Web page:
Fascinating: a case study describes how a woman's weight ballooned after getting a fecal transplant from her daughter to treat C. difficile. Experts say this may underscore the relationship between gut bacteria and weight.
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In recent years, scientists have become increasingly interested in the way our microbiome—the mix of bacteria found throughout our bodies, but especially in our guts—can affect our weight. Now, a fascinating new case study involving a patient who got a fecal transplant and then became obese has researchers speculating that the donated gut microbes played a role.

As icky as they sound, fecal transplants have proven to be highly effective against the nasty and persistent infection Clostridium difficile (C. diff), which most often occurs in or after a stay at the hospital or another health care setting. Depending on the severity of infection, C. diff can cause life-threatening diarrhea.

A fecal transplant involves delivering bacteria from a donor’s stool to a recipient’s intestines (via colonoscopy or a nasal tube) to restore populations of microbial species wiped out by the infection, which seems to solve the problem.

In the case recently reported in the journal Open Forum Infectious Disease, a 32-year-old Rhode Island woman was cured of her recurrent C. diff—but put on a significant amount of weight in the year after the procedure.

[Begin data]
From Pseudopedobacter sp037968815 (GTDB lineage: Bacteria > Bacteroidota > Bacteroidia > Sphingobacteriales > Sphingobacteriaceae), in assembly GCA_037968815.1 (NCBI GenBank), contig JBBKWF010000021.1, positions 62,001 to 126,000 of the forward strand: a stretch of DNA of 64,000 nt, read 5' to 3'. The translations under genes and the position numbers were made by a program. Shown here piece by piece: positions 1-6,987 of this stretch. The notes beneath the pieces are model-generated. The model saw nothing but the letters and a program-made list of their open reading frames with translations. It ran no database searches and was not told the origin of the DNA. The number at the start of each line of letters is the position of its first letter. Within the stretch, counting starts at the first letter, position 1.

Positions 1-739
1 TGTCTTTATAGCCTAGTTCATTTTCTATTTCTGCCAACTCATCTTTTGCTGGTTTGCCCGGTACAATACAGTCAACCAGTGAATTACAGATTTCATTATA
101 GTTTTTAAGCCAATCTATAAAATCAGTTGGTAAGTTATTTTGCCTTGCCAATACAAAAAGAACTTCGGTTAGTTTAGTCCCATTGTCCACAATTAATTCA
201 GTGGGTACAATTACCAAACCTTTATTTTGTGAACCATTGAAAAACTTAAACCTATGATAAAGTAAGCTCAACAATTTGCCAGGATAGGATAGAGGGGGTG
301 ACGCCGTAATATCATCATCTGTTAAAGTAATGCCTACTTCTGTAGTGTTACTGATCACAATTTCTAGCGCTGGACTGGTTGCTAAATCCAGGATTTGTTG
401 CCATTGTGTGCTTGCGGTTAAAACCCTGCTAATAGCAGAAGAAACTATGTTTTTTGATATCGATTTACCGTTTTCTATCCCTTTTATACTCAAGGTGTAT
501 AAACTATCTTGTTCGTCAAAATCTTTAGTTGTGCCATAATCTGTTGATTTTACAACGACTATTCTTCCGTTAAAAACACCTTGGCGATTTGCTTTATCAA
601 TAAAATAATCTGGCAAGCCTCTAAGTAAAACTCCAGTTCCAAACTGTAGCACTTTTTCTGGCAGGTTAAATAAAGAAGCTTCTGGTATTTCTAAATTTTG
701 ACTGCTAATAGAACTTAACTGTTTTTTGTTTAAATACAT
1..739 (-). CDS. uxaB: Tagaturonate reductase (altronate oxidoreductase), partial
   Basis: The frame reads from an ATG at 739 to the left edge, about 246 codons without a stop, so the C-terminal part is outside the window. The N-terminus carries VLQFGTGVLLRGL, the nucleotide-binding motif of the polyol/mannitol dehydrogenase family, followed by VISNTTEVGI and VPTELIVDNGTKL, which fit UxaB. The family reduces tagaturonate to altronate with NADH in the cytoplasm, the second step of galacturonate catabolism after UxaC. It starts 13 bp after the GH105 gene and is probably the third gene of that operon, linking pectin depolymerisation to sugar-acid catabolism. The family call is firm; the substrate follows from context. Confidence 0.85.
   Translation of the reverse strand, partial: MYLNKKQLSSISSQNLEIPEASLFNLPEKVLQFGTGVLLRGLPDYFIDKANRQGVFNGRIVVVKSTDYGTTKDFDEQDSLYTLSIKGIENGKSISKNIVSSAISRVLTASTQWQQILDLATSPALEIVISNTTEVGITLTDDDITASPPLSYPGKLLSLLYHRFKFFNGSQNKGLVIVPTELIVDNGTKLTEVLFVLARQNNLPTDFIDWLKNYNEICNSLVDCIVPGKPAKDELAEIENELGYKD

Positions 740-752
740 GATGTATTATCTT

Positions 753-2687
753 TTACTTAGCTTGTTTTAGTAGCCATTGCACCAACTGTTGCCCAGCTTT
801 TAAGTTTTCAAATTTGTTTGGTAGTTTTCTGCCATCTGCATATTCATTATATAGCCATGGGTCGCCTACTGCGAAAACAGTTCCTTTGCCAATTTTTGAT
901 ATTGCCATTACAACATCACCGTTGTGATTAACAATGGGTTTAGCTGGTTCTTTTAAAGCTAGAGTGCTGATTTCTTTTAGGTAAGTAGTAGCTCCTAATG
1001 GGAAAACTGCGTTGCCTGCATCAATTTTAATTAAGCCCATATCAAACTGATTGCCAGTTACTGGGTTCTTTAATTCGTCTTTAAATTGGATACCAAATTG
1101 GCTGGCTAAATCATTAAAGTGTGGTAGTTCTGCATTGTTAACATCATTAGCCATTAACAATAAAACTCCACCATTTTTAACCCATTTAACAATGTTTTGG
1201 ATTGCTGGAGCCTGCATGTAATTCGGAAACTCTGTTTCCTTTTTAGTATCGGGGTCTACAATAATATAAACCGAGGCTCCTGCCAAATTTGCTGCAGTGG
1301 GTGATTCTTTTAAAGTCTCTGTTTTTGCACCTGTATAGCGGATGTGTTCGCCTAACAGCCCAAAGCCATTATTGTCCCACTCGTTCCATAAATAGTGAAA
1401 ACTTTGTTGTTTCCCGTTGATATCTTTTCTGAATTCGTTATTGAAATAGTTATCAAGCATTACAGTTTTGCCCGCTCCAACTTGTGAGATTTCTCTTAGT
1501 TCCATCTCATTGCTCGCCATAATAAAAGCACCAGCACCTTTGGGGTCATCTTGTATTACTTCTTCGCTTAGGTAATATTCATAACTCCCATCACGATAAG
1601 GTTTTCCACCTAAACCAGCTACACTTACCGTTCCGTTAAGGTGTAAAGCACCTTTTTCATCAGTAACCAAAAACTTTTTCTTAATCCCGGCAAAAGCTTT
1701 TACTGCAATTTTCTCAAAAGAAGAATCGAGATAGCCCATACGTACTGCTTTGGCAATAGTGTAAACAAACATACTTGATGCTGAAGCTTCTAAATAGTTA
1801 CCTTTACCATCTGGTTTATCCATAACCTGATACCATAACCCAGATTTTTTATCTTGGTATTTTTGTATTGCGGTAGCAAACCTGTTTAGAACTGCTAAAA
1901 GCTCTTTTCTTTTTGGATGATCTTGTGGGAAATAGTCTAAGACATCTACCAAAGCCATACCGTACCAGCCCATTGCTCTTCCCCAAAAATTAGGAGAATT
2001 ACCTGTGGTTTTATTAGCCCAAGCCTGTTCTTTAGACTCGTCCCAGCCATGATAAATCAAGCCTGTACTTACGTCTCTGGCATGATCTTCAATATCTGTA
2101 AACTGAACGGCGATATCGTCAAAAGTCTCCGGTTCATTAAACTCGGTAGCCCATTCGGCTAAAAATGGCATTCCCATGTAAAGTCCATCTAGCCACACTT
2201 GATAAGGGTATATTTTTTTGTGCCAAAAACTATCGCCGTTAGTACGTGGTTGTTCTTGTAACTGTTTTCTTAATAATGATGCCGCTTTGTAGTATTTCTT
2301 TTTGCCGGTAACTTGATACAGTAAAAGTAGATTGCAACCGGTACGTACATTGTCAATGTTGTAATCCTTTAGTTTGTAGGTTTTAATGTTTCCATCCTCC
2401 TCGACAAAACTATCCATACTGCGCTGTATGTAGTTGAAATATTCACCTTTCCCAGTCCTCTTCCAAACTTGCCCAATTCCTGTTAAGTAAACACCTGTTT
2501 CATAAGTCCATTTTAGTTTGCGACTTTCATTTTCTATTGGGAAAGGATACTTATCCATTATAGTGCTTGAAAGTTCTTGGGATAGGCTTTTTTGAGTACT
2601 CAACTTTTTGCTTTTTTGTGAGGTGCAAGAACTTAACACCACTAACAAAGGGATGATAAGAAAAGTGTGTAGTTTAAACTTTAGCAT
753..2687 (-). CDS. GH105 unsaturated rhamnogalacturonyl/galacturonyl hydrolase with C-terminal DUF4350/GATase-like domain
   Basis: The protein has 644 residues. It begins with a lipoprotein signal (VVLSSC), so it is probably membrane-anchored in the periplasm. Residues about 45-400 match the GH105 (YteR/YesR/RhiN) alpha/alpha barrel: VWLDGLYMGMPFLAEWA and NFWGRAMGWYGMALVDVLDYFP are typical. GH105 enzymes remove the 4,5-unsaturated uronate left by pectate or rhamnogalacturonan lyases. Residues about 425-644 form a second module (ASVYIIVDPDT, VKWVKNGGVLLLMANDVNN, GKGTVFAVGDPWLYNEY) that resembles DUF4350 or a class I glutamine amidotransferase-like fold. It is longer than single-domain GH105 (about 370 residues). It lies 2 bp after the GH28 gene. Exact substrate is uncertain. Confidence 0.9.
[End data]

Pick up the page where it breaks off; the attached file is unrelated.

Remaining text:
The donor bacteria was from her teenage daughter, who was slightly overweight at the time. After the transplant, the daughter gained 30 pounds.

At the same time, the mother’s weight rose from 136 pounds to 170 pounds in 16 months—despite following a medically supervised liquid diet and exercise program in an effort to fight back against her ballooning waist line. At the three-year mark, the patient weighed 177 pounds, with a BMI of 34.5 (a BMI of 30 or higher is considered obese).

It’s entirely possible that the woman’s weight gain was caused by other factors, from aging and genetics to medications she took before her transplant. However, as the report authors note, she’d never been obese before.

“We’re questioning whether…some of those ‘good’ bacteria we transferred may have had an impact on her metabolism in a negative way,” said Colleen R. Kelly, MD, of the Warren Alpert Medical School of Brown University, in a statement. To err on the side of caution, she and her co-author suggest doctors avoid using bacteria from overweight donors in the future.

An editorial accompanying their report calls for more research on the delicately complex ecosystem in our guts: “[I]t is hoped that [fecal transplant] studies will lead to identification of defined mixtures of beneficial bacteria that can be cultured, manufactured, and administered to improve human health.”